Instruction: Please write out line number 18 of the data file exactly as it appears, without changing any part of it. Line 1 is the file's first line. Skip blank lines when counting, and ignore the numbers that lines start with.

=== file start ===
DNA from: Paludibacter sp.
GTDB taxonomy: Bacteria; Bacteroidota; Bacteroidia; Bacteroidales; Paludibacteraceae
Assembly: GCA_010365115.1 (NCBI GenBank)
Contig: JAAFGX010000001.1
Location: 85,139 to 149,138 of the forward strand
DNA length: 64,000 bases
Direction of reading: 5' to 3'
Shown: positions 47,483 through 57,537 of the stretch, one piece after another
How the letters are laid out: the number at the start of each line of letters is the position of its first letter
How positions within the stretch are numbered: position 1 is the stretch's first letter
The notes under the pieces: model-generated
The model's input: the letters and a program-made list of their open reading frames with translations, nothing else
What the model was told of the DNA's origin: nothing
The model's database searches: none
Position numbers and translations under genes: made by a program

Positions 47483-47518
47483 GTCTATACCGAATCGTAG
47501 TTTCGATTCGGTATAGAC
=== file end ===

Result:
47501 TTTCGATTCGGTATAGAC